Similarly, the populace are not an oppressed exploited proletariat, in fact they do no work and live on State Increment ‘hand-outs’. And while there’s a minor revolution – significantly instigated by Paul Steinberg, son of a powerful Executive, there’s no real politically motivated dissident group. In fact, if we’re talking in terms of ‘sides’ then the writer’s sympathies seems to fall with the Executives. The novels handle their insultingly patronising treatment of the gatehouse butlers, Fred and Dixon, in much the same way that Elstree treats the chirpy loveable cockney, or early Hollywood treats the token eyes-rolling hands-shaking black maid, both of whom ‘know their place’ and are grateful for it. But then Adlard states, somewhat unconvincingly, that ‘the whole ethos of modern (Tcity) industry was as remote from that of the twentieth-century, as that of the twentieth-century was distant from the organisation which built the pyramids for the Fourth Dynasty Pharaohs.’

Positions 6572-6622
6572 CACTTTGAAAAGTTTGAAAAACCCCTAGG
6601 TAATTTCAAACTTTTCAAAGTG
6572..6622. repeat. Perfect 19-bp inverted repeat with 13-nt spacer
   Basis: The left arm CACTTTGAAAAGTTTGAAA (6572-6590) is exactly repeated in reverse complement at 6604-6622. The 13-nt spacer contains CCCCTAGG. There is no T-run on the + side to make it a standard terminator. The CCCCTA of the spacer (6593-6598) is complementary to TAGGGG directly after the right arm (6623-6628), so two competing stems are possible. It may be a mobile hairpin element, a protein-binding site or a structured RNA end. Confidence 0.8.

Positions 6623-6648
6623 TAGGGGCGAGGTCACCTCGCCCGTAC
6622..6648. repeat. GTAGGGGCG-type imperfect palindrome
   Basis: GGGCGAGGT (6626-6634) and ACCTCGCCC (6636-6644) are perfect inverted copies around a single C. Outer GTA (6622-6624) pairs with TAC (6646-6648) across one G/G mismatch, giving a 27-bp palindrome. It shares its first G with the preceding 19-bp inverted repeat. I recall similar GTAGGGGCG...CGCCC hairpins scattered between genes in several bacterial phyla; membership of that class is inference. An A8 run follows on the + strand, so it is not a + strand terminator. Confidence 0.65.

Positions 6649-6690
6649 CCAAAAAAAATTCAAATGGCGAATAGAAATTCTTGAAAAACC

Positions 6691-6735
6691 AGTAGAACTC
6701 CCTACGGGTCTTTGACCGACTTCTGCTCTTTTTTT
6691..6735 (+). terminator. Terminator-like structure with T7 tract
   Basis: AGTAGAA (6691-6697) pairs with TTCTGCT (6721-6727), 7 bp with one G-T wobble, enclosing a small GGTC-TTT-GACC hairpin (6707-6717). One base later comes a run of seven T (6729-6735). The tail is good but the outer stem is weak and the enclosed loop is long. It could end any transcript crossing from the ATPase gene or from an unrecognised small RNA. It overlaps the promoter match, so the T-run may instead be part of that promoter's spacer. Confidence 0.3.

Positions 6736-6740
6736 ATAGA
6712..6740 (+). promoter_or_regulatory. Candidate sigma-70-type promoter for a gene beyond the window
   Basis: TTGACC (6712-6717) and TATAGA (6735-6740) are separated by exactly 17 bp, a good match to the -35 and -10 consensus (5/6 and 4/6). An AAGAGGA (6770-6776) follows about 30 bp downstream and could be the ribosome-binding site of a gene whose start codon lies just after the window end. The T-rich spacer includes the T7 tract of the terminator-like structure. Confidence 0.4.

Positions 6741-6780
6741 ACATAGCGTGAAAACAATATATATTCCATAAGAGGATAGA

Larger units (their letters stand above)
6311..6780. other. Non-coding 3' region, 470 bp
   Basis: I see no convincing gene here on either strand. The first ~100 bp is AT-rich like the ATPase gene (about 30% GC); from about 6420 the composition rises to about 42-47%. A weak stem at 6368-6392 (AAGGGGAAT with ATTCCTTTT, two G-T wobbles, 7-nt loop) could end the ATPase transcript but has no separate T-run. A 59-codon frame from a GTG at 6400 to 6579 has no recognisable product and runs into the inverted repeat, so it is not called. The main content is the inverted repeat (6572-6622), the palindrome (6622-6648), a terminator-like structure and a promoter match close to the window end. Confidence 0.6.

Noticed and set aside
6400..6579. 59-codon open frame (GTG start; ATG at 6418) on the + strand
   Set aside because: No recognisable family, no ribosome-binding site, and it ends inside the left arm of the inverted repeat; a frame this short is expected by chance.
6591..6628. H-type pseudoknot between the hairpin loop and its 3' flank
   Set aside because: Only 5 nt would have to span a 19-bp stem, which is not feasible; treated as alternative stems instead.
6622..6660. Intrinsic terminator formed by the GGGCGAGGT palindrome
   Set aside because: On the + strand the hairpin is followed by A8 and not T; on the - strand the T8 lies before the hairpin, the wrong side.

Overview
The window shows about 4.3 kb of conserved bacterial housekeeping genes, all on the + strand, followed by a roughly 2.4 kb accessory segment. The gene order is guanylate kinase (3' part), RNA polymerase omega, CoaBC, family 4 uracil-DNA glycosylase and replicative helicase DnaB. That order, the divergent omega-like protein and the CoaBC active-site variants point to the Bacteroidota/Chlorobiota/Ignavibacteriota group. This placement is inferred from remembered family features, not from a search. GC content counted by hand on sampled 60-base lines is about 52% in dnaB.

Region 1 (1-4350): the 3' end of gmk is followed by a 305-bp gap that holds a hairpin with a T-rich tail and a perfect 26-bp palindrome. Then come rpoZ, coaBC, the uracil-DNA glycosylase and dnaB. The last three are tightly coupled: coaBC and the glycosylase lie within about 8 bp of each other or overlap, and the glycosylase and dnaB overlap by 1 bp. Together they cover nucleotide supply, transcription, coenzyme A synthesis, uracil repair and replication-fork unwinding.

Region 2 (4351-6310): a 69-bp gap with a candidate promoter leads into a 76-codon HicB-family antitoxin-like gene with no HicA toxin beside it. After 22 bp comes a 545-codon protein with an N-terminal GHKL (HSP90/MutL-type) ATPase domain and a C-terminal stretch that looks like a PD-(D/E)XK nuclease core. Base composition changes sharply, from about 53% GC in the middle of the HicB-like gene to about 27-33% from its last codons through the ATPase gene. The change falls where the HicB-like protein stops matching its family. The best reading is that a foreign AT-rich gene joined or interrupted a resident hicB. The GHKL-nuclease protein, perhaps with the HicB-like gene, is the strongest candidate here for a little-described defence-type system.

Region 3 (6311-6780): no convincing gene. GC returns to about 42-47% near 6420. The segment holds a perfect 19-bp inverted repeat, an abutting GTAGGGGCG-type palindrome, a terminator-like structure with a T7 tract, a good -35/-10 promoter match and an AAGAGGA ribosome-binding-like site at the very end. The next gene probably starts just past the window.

‘Volteface’ (about-face) is largely devoted to the ‘new therapy’ devised by the Executives to keep the Tcity minds suitably distanced from a recourse to inconvenient insurrection. A ‘new therapy’ that involves the introduction of deliberately inefficient business ventures, based around the twentieth-century model. Other distractions include super-whore aphrodollies with bionic vulvas – although sex is invariably treated with coy reserve. It’s tempting to suggest that Adlard is writing an affectionate pastiche of the idiosyncrasies of current business practice. Critic Peter Nicholls finds ‘a rich but sometimes sour irony’ which ‘plays a set of variations, often comic, on automation, hierarchical systems, the media landscape, revolution, the difficulties of coping with leisure, class distinction according to intelligence, fantasies of sex and the stultifying pressures of conformity’ (in his ‘The Encyclopedia Of Science Fiction’). At one point, referring to the twentieth-century, Adlard has a character say ‘the situation in industry and politics was absolutely hopeless, and it became clear to everyone that we couldn’t afford to let ordinary people have any say in how things were organised. There used to be industrial strikes, sabotage of computer centres, demands for equal privileges’ etc.